Suspense makes for better Halloween film

Halloween is right around the corner — the corner in this case being Sunday — and if you are anything like me, the holiday is a great excuse to combine two of my favorite things in the world: hanging out with good friends and watching horror movies.

We’ve all seen the old horror classics: The Exorcist, The Shining, Texas Chainsaw Massacre — which, as Patton Oswalt so insightfully realizes is “the best movie title of all time” — The Omen, The Evil Dead and Carrie.

Don’t get me wrong. These are awesome movies. They’ll scare your pants off. But if you’re looking to branch out cinematically this Halloween, here are five films off the beaten path that are guaranteed to make you afraid of the dark.

The Tenant

The last of Polanski’s famed urban trilogy (Repulsion and Rosemary’s Baby — two great Halloween watches by the way), it is without question my favorite Polanski film, topping the likes of Chinatown and The Pianist.

Polanski himself stars as Trelkovsky, an ordinary man who has the misfortune of renting an apartment formerly occupied by Simone Choule, a woman who hurled herself out of her apartment window.

What could have driven her to this? Much like the suicide in Rosemary’s Baby, the key to the film lies in the answer to this question. Driven to a state of near delirium by his antagonistic neighbors, Trelkovsky slowly finds himself turning into the dead woman, going as far as dressing up in drag. Driven by shear terror and paranoia, he is a man fighting to hold onto his very identity.

In The Tenant, Polanski gives us a truly terrifying psychological thriller that will leave you on the very edge of your seat as he finally declares: “I am not Simone Choule.”

Don’t Look Now

Most unfortunately, Don’t Look Now is best known for the graphic and controversial sex scene between stars Julie Christie and Donald Sutherland (trust me — in 1973 this wasn’t as disgusting an image), obscuring the fact that it is one of the best thriller and horror classics of all time.

Christie and Sutherland play a middle-aged couple haunted by the death of their young daughter — a scene which is one of the more emotionally moving I’ve ever encountered in the horror genre. In order to escape from the heartbreak, they take a vacation in Venice, but each are haunted by ghostly premonitions which seem to foreshadow their own deaths.

Based on the short story Don’t Look Now by Daphne du Maurier, the film offers both thrills and chills while also exploring the fine line between reality and the hereafter, sanity and insanity.

By the end, you will not only be terrified, you will also have acquired an acute phobia of red-cloaked dwarves.


Like The Tenant, Suspiria is one part of a famed director’s trilogy. This time, it’s Dario Argento’s The Three Mothers trilogy (also including Inferno and The Mother of Tears).

A cult phenomenon, Suspiria is well-known to many yet watched by surprisingly few. This is unfortunate, as the master of horror’s masterpiece is truly chilling to behold.

It elegantly spins a story about a young American dancer (Suzy Bannion) who unknowingly enters a witch’s coven believing it to be a prestigious dance school. A series of supernatural events unfold, causing young Suzy to doubt the appearance of her surroundings. By the time she discovers the truth, it is too late.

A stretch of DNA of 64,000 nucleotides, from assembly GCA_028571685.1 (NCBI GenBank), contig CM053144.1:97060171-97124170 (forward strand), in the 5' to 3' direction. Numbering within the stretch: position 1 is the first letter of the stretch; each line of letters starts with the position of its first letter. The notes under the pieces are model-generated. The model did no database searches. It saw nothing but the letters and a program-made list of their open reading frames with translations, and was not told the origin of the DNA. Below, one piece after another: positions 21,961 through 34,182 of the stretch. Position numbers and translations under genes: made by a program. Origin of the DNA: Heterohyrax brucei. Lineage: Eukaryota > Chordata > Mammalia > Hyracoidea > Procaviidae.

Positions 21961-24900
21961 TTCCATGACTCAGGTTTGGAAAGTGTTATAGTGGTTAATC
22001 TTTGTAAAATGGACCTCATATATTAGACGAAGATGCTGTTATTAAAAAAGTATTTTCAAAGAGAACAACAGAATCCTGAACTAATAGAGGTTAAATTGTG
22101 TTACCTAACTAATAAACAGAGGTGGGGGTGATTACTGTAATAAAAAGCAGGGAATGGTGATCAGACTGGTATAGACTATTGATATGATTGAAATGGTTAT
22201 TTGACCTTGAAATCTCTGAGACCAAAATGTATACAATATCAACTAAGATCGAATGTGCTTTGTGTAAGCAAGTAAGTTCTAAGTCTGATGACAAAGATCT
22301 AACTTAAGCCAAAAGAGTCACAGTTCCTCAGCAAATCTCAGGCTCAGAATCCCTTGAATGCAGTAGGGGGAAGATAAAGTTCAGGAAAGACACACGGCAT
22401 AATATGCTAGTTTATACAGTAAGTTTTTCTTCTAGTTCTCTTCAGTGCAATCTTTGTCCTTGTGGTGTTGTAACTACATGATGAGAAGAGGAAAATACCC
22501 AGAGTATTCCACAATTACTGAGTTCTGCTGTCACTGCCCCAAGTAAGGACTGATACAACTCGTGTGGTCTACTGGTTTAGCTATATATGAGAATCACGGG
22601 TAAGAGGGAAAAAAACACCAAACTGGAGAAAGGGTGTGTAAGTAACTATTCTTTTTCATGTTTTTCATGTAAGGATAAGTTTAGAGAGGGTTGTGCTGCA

Perhaps best known for its unforgettably traumatic murder scene, Suspiria is, however, much more than cheap thrills. It is the Cadillac of the horror genre, one of the most beautifully shot and designed horror flicks of all time.

High Tension

Roger Ebert gives this Alexander Aja production one of four stars. This can mean one of two things: either Ebert has lost his touch or I have no taste. Even though I’d put my money on the latter rather than the former, High Tension (also known as Haute Tension in France and Switchblade Romance in England) is well worth your time this Halloween.

The best I can describe it as is Saw meets Memento, which is a sinfully subpar comparison that is nonetheless guaranteed to make you want to see this film.

If you’re a fan of gore, you most assuredly should. It is a simple exploitation story about two young French women who are hunted in the countryside by a nameless, faceless killer. Their mission is simple: survive. Echoing the title, after the relatively slow first 15 minutes, Aja never lets up on the tension or the gore, making you want to turn away while at the same time forcing you to watch — the best kind of horror film.

If you can, get your hands on the original French cut. The American version features subpar dubbing and is edited down two minutes to drop the original NC-17 rating to an R.


What can I say? It’s the best monster movie of all time, yet for some reason, come Halloween, everyone seems to forget it. This is inexplicable to me, because it might just be the best Halloween film out there. Think about it — what could top getting some buds and brews together this Sunday and screening Jaws? Sure, everyone’s seen it a dozen times, but that’s the genius.

You can Mystery Science Theater 3000 the thing, reciting lines and taking shots every time Quint says or does something awesome. You will not find a better group movie watching experience. I guarantee, however, by the end, when Jaws is munching on the Orca, ain’t nobody sayin’ nothin’.

So, have fun this weekend. Be safe. And, if you watch these films, be scared. It is Halloween, after all. What else are you going to do — watch romantic comedies?

Sam Colen is a junior majoring in economics/mathematics. His column, “’O Lucky Critic,” runs Fridays.